My students finished a project where they developed a product, sketched it out, “launched” an advertising campaign and created a website for it. I pushed them to think about the dark side of commercialism and the way that their product might harm the world as much as it benefits it.
The thinking was great. The conversations were intriguiging. However, the products were mediocre. I’m not supposed to say that as a teacher. I’m supposed to boast about how great things turned out. I’m supposed to talk about the pride we all felt when we saw the end results. And yet, as I called groups over for conferences, I heard the same frustrations: a difficulty with learning iMovie and Photo Shop, a sense of not understanding the elements of design, a general sense of dissapointment that it didn’t look professional.
A few days later, I’m struck with the fact that I had unreasonable expectations. Of course it’s professional. They’re new to this. Everything they create is going to be somewhat derivative, lacking in visual polish, rushed in certain areas and overdone in others.
Suddenly it makes sense. I gave them global examples. I let them see the best of the best from around the world. I scoured the interwebs for the best possible products that students had developed. It was supposed to be inspiring. It was supposed to engage them in a global conversation. I wanted my students to create something publishable. Instead, they worked hard with less resources, less time and less skill and were left with a lingering sense that they had failed.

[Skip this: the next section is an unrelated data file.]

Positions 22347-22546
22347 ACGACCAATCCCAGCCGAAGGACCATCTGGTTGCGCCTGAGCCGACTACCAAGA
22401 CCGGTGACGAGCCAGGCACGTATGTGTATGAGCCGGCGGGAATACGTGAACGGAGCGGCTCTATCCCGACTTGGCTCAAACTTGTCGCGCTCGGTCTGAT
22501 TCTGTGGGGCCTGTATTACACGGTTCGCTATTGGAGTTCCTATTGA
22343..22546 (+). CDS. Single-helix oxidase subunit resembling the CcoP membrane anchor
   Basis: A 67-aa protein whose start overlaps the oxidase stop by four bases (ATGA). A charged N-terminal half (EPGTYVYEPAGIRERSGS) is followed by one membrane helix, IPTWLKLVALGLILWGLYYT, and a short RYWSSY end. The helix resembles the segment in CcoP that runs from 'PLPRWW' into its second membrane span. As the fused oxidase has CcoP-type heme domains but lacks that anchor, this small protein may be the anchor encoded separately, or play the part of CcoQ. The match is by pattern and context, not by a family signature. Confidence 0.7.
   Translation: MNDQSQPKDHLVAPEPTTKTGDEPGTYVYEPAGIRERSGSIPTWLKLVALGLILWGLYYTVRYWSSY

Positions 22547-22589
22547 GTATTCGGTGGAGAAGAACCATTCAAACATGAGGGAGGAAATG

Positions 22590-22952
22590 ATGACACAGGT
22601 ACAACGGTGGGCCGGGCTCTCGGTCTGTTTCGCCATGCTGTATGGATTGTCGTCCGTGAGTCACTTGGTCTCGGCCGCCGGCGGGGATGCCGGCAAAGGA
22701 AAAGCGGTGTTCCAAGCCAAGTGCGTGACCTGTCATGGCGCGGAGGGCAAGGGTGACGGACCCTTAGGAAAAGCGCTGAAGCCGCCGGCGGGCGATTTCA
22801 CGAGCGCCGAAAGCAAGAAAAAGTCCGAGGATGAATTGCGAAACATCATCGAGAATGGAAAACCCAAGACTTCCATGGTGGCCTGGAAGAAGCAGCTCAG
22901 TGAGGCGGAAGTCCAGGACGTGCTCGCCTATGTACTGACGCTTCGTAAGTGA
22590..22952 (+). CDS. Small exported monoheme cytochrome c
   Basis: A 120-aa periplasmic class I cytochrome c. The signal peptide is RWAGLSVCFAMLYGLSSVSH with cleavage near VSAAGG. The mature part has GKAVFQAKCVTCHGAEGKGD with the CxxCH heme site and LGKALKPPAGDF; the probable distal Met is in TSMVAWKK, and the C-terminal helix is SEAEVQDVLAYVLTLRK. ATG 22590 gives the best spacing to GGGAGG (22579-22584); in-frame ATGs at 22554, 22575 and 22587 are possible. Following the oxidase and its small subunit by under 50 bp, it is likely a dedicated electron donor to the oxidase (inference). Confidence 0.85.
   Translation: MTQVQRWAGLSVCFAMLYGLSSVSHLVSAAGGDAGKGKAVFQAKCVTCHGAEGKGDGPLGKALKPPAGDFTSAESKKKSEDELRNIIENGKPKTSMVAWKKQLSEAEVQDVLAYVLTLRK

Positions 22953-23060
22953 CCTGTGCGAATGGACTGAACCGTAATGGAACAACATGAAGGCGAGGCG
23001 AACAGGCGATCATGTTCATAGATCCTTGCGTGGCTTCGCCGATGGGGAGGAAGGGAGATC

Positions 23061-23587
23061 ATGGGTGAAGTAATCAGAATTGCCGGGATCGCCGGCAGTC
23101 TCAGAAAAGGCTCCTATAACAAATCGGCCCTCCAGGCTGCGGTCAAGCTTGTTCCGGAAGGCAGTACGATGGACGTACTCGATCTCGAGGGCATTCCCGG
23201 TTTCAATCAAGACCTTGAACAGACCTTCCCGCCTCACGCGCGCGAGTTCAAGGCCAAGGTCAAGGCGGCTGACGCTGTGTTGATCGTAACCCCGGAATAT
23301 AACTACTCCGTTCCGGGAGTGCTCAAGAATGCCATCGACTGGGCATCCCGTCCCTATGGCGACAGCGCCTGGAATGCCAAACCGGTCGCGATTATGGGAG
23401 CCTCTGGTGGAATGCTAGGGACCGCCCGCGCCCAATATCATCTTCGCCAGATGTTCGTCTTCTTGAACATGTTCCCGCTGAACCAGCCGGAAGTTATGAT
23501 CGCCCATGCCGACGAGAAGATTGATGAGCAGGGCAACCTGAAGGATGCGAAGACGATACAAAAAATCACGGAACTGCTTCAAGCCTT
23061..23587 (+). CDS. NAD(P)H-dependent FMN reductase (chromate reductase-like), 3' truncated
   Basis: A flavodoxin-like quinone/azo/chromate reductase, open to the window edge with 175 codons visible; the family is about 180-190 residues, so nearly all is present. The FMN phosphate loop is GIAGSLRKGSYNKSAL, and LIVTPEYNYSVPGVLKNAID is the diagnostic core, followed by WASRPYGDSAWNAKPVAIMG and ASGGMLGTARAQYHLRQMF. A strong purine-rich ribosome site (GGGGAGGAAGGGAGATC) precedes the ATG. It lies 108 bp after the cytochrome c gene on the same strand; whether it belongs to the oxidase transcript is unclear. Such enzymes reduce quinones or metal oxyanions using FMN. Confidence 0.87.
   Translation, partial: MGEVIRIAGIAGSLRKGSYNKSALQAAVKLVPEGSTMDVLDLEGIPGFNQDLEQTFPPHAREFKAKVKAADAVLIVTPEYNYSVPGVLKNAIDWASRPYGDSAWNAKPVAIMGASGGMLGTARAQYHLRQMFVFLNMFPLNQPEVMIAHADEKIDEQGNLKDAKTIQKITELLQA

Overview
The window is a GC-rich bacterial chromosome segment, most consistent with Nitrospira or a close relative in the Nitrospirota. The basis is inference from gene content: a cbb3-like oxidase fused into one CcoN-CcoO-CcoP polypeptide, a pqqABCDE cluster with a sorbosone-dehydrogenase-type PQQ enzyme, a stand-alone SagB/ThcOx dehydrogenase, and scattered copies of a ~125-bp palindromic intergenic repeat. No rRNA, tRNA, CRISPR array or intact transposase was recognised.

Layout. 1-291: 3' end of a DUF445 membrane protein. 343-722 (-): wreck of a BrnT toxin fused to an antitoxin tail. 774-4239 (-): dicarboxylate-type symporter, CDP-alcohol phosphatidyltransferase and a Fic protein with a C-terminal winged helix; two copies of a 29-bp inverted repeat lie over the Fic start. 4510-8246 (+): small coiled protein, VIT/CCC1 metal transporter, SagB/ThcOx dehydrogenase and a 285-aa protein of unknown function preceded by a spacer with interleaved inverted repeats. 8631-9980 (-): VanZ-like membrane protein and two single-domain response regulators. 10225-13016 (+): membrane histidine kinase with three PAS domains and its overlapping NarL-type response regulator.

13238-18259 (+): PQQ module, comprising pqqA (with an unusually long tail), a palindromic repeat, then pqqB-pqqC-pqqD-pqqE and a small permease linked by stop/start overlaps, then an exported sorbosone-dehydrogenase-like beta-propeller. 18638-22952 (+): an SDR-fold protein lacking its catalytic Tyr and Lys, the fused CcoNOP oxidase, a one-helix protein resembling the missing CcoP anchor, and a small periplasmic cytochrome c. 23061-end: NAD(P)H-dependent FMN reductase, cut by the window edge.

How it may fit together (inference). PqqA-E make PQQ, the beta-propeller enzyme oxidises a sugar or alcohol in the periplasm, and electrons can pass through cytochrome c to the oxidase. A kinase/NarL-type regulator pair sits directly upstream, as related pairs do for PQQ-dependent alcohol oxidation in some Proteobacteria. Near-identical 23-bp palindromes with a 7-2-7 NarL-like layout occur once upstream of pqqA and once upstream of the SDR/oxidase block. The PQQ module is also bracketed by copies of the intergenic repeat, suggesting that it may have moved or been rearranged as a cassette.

It has me rethinking the whole student publishing concept. The truth is that sometimes early on in the journey students will create things that don’t look great. These mistakes often lead to deeper learning while also leading to better products in the future.
I’ve always heard that a global audience is an “authentic” audience. However, I’m rethinking this right now. The global audience often puts the best work forward, sending a subtle message that mistakes are not okay. “Make it publishable” often means “make it perfect.”
I still believe in the importance of global conversations. I still think there is valuable in publishing one’s work to a context that is larger than the classroom. However, I’m also realizing that sometimes the most authentic audience is the small group of kids blundering around, making mistakes and learning along the way.
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